Then pleas d, my friend, we'll spend the joyful day
In full delight, and laugh our cares away.
And why not now? Alas! Sir, necd we roam
For this so far, or quit our native home?
No let us now each valued hour employ,
Nor for the future lose the prefent joy.

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IN THE PARK AT ASTED.

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II.

VI.

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PO E M S.

323

April himself, though in fo fair a dress But sec-what sudden gloom obscures the air ! He clothe the meads, though his delicious showers What falling showers impetuous change the day ! Awake the blossoms and the breathing flowers, Let's rise, my lyre-Ah pleasure false as fair ! And new.create the fragrant year; How faithless are thy charms, how More thy Ray! April himself, or brighter May,

Affitted by the god of day,

Never made your grove so gay,

Or half so full of charms appear.
ANO DE

Whatever rural seat she now doth grace,

And lines a goddess of the plains,

Imperial love new triumphs there ordains, Ye muses, that frequent thesc walks and shades, Renoves with her from place to place, The seat of calm repose,

With her he keeps his court, and where the lives Which Howard's happy genius chose;

he reigns. Where, taughe by you, his lyre he strung,

'A thousand bright attendants more And oft, like Philumel, in dusky glades,

Her glorious equipage conipose : Sweet ainorous voluntaries sung !

There circling pleasure ever flows : O say, ye kind inspiring powers !

Friendship, and arts, a well-felected store, With what melodious Train

Good-humour, wit, and music's soft delight, Will you indulge my pensive veio,

The forten'd ininutes there beguile, And charm my solitary hours?

And sparkling mirth, that cever looks so bright,

As when it lightens io Molinda's smile. Begin, and Echo shall the song repeat;

While, skreen'd from Auguft's feverish beat, Thither, ye guardian powers (if such there are Beneath this spreading exlm I lie,

deputed from the sky And view the yellow harvest for around,

To watch o'er human-kind with friendly care),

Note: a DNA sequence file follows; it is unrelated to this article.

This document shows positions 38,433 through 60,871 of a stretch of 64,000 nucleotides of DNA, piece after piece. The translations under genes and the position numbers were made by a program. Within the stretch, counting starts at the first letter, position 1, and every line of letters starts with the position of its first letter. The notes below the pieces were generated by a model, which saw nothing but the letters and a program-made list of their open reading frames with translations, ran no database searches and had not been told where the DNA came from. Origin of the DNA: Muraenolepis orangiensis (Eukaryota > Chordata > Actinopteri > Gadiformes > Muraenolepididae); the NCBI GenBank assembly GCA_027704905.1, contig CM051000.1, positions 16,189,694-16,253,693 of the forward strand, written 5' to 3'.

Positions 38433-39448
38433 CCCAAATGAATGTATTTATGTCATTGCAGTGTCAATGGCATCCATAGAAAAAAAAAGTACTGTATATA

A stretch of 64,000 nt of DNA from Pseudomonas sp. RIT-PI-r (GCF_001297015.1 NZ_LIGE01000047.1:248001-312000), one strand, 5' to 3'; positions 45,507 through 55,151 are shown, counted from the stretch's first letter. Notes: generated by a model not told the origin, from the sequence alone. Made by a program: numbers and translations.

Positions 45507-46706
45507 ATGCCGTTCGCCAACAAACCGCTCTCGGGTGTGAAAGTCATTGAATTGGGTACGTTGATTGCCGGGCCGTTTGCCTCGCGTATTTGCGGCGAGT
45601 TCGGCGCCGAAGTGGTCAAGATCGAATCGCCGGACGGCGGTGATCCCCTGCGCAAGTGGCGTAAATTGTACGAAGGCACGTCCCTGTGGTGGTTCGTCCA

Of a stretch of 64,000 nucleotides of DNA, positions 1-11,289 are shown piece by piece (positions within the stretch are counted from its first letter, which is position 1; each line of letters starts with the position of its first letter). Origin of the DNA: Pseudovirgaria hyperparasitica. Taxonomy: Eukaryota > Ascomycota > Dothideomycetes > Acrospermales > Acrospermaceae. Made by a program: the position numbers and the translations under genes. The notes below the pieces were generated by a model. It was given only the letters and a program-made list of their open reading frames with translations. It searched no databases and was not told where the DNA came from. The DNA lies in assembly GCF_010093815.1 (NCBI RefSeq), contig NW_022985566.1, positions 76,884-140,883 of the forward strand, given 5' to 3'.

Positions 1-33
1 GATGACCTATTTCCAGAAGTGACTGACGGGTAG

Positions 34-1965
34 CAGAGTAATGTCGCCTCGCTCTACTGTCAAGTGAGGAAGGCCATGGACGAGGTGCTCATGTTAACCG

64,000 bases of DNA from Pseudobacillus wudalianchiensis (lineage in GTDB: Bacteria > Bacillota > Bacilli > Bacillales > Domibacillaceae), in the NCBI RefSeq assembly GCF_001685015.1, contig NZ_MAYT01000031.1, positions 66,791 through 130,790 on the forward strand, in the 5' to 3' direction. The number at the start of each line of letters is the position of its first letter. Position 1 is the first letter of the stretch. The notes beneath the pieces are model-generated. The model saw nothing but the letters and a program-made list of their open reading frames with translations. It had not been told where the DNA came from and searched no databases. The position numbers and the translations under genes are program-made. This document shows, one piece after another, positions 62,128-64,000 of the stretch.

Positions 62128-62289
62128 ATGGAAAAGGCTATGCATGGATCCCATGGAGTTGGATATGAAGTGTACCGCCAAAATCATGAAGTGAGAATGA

The neighbouring fields with picoty crown'd, Thither, ye geotle fpirits, fly!
And over head a fair unclouded sky.

If goodness like your own can move
The wood, the park's romantic scene,

Your constant Zeal, your tenderest lore,
The deer, that innocent and gay

For ever wait on this accomplish'd fair!
On the soft turf's perpetual green

Shield her from every ruder breath of air,
Pass all their lives in love and play,

Nor let invading sickness come
Are various objects of delight,

To blast those beauties in their bloom.
That sport with fancy, and invite

May no misguided choice, no hapless doom,
Your aid, the pleasure to coniplete;

Disturb the heaven of her fair life
Begin-and Echo hall the long repeat.

With clouds of grief, or showers of snelting tears;

Let harth unkindness, and urgenernus strife,
Hark!--the kind inspiring powers

Repining discontent, and boding fears,
Answer from their secret bowers,

With every shape of woe be driven away,
Propitious to my call!

Let ghosts prohibited the day.
They join the choral voices all,

Let Peace o'er her his dovelike wings display,
To charm my solitary hours.

And smiling joys crown all her blissful years!
Liften, they cry, thou pensive swain !
Though noch the tuneful fifters love
The fields, the park, she shady grove :
The fields, and park, and shady grove,

TO MR. CONSTANTINE,
The tuneful fillers now disdain,

And choose to sooth thee with a sweeter train;

Mulinda's praises shall our skill employ,
Molinda, Nature's pride, and every mufe's joy! While o'er the cloth thy happy pencil strays,
The uses triumph'd at her birth,

And the pleas'd eye its artful course surveys,
When, first descending fronı her parent skice, Behold the magic power of shade and lighe!
This flar of beauty shot to earth;

A new creation opens to our sight.
Love saw the fires that darted from her eyes, Here tufted groves rise bollly to the sky,
He law, and finil'doche winged boy

There spacious lawns more distant charm the eye;
Gave early omens of her conquering fame, The crystal lakes in borrow'd cinctures fhine,
And to his mother lisp'd her name,

And niilly hills the fair horizon join,
Molinda !--Nature's pride, and every niuse's joy. Lost in the azure borders of the day,

Like sounds reniote that die in alt away. Say, beavtcous Afted l has thy honour'd shade The peopled prospect various pleasure yields, Ever receiv'd that lovely maid ?

Sheep grace the hills, and herds or livains the fields; Ye nymphs and sylvan deities, confess

Harmonione order o'er the whole présides, That shining festal day of happiness !

And Nature crowns the work, which Judgment For if the lovely maid was here,

guides.

111.

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ON HIS PAINTINGS.